William Faulkner won the Nobel Prize in Literature in 1949, just four years after the end of World War II, when the Atomic Age was in full swing and the Cold War was a deep red sunrise on the horizon. In this war-ravaged era of anticipatory fear, Faulkner laments in his speech that “There are no longer problems of the spirit. There is only the question: When will I be blown up?” The youth of the age had been forced outside themselves - due to the political and moral conflicts of their era, young people’s emotions and struggles, and their relationship with these things, were all coming from an external place. The state of the world they lived in overshadowed anything that could have been going on within them, and this loss of introspection – fear, perhaps, of introspection – had led to young writers forgetting where good, honest writing comes from – within.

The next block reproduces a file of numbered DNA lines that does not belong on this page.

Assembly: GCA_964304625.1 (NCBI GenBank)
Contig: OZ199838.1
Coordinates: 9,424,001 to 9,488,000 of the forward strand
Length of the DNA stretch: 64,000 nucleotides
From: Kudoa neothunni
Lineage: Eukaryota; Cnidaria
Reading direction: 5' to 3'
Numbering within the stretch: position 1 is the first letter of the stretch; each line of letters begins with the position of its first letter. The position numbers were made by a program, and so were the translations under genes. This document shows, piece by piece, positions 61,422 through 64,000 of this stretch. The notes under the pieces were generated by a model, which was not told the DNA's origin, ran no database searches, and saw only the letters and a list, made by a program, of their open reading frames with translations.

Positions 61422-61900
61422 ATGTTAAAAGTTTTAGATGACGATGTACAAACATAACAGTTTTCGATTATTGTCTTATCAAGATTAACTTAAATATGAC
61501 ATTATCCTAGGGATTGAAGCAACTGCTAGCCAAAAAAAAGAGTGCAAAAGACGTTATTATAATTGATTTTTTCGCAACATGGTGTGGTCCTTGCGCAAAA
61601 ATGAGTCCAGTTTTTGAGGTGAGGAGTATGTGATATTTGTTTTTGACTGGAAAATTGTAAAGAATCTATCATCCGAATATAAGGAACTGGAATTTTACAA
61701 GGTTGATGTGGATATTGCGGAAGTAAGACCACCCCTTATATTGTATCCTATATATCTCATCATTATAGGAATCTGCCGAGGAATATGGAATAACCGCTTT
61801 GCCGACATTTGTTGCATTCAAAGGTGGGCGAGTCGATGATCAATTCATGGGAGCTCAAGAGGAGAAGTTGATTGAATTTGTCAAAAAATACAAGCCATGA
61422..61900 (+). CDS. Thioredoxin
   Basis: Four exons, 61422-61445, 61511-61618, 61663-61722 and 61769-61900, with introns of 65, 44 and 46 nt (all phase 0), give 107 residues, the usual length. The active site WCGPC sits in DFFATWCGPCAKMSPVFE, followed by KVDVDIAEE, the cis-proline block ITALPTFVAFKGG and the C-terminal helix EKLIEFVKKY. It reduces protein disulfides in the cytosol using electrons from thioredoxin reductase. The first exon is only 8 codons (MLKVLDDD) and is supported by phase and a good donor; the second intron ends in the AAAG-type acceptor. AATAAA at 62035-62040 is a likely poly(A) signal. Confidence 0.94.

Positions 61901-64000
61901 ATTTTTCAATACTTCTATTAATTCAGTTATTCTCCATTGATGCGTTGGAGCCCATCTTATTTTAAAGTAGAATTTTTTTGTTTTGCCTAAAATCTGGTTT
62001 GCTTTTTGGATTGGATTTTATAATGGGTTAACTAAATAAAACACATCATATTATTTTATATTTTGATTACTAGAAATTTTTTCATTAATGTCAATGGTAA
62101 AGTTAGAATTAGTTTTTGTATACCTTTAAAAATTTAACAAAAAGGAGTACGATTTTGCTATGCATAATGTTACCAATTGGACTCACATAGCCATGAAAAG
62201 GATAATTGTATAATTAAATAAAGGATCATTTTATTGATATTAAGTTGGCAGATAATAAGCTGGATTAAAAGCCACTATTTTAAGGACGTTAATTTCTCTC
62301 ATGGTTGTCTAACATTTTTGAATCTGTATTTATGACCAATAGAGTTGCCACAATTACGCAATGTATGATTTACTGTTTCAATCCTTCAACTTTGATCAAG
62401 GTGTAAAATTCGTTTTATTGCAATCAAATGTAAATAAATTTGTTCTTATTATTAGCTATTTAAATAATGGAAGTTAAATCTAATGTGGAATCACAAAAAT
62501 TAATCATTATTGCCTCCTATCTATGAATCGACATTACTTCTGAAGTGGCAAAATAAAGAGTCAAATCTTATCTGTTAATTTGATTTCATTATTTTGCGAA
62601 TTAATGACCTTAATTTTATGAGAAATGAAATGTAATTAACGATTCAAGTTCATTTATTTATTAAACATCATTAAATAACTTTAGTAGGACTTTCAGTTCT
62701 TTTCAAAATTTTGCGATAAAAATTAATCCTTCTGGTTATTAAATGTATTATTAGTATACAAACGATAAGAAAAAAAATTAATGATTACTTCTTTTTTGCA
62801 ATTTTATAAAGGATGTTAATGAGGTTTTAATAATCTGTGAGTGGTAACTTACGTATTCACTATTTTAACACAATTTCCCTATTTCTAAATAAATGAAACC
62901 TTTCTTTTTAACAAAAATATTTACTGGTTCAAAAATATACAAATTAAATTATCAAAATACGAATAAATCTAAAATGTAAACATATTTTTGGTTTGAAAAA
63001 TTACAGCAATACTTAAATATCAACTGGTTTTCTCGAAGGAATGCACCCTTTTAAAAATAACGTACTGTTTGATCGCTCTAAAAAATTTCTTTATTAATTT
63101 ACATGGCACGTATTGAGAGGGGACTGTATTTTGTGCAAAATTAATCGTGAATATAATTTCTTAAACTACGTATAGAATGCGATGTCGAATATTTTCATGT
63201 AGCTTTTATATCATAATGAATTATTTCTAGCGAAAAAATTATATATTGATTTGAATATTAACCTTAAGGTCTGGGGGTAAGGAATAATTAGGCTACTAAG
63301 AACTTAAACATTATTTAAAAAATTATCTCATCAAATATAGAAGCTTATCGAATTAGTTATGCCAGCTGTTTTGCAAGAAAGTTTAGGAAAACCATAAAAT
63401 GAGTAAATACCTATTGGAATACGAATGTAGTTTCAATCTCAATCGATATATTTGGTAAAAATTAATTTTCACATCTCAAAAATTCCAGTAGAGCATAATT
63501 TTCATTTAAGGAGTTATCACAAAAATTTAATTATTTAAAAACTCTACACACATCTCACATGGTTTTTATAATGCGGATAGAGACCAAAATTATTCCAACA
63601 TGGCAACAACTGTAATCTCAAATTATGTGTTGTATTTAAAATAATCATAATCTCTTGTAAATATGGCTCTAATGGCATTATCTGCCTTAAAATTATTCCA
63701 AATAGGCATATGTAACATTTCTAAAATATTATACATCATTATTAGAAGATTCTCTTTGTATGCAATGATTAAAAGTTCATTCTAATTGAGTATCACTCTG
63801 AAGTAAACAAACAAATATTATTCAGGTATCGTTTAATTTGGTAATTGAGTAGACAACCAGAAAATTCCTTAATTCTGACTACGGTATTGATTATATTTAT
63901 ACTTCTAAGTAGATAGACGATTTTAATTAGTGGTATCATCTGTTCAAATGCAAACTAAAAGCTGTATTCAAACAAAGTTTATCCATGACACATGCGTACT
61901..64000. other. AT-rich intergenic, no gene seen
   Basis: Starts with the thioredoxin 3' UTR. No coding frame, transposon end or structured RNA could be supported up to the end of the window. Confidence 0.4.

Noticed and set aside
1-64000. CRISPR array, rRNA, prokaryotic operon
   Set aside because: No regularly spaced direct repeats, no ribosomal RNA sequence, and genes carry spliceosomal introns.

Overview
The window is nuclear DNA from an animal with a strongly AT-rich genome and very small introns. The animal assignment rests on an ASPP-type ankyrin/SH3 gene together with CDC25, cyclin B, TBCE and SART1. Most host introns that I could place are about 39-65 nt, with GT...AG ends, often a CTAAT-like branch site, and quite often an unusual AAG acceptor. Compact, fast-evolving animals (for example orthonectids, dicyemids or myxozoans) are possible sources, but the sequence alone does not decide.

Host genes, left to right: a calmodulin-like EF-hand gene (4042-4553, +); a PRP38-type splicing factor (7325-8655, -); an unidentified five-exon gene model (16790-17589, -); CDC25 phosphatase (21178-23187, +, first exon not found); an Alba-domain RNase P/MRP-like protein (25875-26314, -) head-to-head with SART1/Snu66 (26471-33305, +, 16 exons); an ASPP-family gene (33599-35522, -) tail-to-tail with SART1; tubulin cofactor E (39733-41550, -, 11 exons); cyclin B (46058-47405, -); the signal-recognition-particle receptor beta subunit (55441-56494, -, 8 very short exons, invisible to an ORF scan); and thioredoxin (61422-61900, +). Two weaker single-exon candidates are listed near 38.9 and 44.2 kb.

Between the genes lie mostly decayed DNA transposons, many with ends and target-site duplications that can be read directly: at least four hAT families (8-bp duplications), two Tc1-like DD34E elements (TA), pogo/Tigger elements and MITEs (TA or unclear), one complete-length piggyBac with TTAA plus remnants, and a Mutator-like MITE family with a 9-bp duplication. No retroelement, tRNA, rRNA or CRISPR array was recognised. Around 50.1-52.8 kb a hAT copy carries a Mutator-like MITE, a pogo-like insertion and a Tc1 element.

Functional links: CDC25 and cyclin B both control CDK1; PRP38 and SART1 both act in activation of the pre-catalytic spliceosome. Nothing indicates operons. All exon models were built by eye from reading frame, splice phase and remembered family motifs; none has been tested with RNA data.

Faulkner says this quite plainly in his speech: “The young man or woman writing today has forgotten the problems of the human heart in conflict with itself which alone can make good writing because only that is worth writing about, worth the agony and the sweat.”
He goes on to say that these inner conflicts, those which alone make writing worthwhile, do so because they alone are universal – the internal trappings of man, emotions which stem from a place deep within the individual, are what resonate with readers. And by ignoring these things in their writing, young people are creating empty fiction, words without truth – because it is these human truths that have permeated literature for centuries. The age-old tales of valor and bravery, of fear and sacrifice and love – what are these things without their human elements? And how can one write about them if one cannot understand their effects within oneself?
Faulkner says of the writer that “it is his privilege to help man endure by lifting his heart….” And harkening back to the old adage, write what you know, the young writers he is addressing must first re-learn what it means to examine the self and the conflicts found within, before being able to commit these truths to the page.